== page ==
Alfie in the driving seat

Alfie 5Alphonse Fokia Wafime, Alfie or AFW to his friends, has a face that tells a thousand stories. Like many Highlands men he has a coarse, thick, black beard and strong build, but his soft eyes, wise face and humble demeanor make him a pleasure to sit beside on long road trips in PNG. Alfie has worked for VSO for 22 years and is a loyal part of the VSO PNG family.

Alfie is a true Eastern Highlands man. Born in Litipinaga in Goroka, his parents are from different villages in the mysterious, rugged mountains: “I love the cool climate up in the mountains. There is big jungle, plenty of water and you can grow all the vegetables you can imagine, from kaukau (sweet potato) to corn to beans and pumpkins. It used to take two hours walk to get to a road from my place which made access to the market really difficult but now it is much closer.” His older brother told Alfie that he is 48 years old but he has no birth certificate to prove his age, a common trait in Papuans.

He comes from a big family with three brothers and two sisters. Alfie was the first person in his village to do grade 1 in 1973 and he studied up to grade 8. After school he returned home to help his family as his Father was sick and he became a village man: “I liked doing garden work but it was really hard. Gardens can be far from the house, often a one and a half hour walk away.  I preferred to play sport!”

Alfie 3

In 1991 Alfie came from the highlands to the coast, it was only meant to be a short visit to Port Moresby as he was playing in a rugby league match but he had a dream of what life could be like: “I didn’t ever plan to stay but I had a vision that if I got a job it would be a nice life for me so I got work as a security guard. My family was really happy that I was able to get paid work and I supported my family and small brothers.” It was from this private security job that Alfie made a connection with the VSO Country Director (CD) and his long career with the team began.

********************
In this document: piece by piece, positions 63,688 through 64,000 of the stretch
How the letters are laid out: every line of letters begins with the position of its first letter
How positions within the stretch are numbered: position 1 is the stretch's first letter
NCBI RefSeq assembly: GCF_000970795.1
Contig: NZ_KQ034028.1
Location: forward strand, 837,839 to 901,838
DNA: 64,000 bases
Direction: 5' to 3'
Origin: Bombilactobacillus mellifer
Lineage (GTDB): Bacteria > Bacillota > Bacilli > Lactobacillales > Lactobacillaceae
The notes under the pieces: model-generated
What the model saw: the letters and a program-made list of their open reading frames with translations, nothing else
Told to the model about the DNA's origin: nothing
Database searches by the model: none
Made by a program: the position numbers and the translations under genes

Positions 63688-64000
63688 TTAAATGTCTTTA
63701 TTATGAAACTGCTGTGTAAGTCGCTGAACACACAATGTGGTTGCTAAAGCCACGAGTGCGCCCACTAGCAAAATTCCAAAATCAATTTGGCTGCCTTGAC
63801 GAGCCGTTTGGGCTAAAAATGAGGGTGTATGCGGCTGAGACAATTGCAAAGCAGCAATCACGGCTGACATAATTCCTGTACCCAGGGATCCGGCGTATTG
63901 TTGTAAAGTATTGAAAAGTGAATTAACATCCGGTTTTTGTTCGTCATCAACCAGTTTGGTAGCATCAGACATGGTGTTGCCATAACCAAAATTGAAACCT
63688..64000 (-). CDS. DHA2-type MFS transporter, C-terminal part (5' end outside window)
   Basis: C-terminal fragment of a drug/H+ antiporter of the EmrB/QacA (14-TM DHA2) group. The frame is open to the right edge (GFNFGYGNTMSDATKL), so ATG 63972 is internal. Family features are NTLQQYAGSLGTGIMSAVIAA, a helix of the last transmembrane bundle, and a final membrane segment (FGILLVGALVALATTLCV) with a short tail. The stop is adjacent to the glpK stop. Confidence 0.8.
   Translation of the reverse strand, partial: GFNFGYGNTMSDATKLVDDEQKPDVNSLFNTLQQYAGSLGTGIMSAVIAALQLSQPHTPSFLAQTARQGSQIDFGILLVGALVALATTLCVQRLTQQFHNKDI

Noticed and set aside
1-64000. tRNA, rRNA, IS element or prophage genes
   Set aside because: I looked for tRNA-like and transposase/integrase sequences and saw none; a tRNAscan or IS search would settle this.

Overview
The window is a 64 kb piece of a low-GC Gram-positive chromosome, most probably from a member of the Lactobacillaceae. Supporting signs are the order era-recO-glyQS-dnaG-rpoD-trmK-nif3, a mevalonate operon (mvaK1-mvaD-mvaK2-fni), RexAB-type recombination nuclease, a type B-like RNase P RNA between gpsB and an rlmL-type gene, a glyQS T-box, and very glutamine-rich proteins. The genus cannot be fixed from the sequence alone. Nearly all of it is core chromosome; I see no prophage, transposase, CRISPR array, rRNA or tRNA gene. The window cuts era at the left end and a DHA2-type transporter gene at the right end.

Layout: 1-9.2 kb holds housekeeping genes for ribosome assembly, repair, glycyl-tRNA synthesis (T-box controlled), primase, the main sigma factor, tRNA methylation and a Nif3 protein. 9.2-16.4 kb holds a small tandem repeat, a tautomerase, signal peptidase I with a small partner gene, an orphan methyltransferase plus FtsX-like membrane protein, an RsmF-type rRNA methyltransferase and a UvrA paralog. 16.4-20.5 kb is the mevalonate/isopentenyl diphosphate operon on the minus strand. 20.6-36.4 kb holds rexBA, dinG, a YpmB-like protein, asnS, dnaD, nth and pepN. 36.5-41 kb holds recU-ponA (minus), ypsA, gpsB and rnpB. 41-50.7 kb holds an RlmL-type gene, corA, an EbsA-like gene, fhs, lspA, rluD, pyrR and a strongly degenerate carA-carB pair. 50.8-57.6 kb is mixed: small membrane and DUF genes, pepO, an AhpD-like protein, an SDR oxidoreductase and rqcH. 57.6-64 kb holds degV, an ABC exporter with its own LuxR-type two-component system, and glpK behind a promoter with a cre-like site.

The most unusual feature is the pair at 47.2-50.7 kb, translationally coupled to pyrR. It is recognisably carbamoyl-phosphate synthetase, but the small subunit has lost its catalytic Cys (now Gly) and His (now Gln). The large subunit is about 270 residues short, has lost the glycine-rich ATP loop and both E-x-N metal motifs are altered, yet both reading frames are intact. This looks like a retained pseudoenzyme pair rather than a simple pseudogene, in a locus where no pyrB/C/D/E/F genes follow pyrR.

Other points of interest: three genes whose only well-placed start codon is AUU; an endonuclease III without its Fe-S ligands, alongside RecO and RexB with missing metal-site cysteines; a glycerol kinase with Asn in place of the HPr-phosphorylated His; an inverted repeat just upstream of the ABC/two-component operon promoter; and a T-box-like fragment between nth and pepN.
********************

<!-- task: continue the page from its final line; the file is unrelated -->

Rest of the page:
“When I pressed the buttons and saw the letters come up on the screen I thought it was amazing! I had never seen technology like it before, it was just like magic and I felt like I was a real office man!”

Alfie has stayed a faithful VSO employee moving with the team from Port Moresby to Madang. He started working for VSO in July 1992 as a security guard, while working he had the opportunity to learn to drive which was a dream come true. It wasn’t until the VSO office moved to Madang in 1998 that Alfie really took to the driving seat. Alfie has never had any incidents during his time as a driver which considering the potholes is a miracle: “It was a big step up for me but it was my dream to be a driver as I don’t have a car. It is tiring doing the long journeys but I’m in control. People’s lives are very important and I always have a contingency plan, I have a family to look after for a long time so I don’t want any problems.”

Alfie 4Before becoming part of the VSO family, Alfie held fairly typical male PNG attitudes and behaviours. Through a very close relationship with one of the CD’s he came to understand that violence against women was unacceptable. It wasn’t until these views were challenged that he came to see that violence towards his wife and family was wrong: “Patrick was like a brother to me and he would give me guidance and encouragement. It really helped me to understand gender equality, something I had never considered before. Violence used to be an everyday part of life but now I control my behavior and I just walk away. I saw something new and I am a changed man.”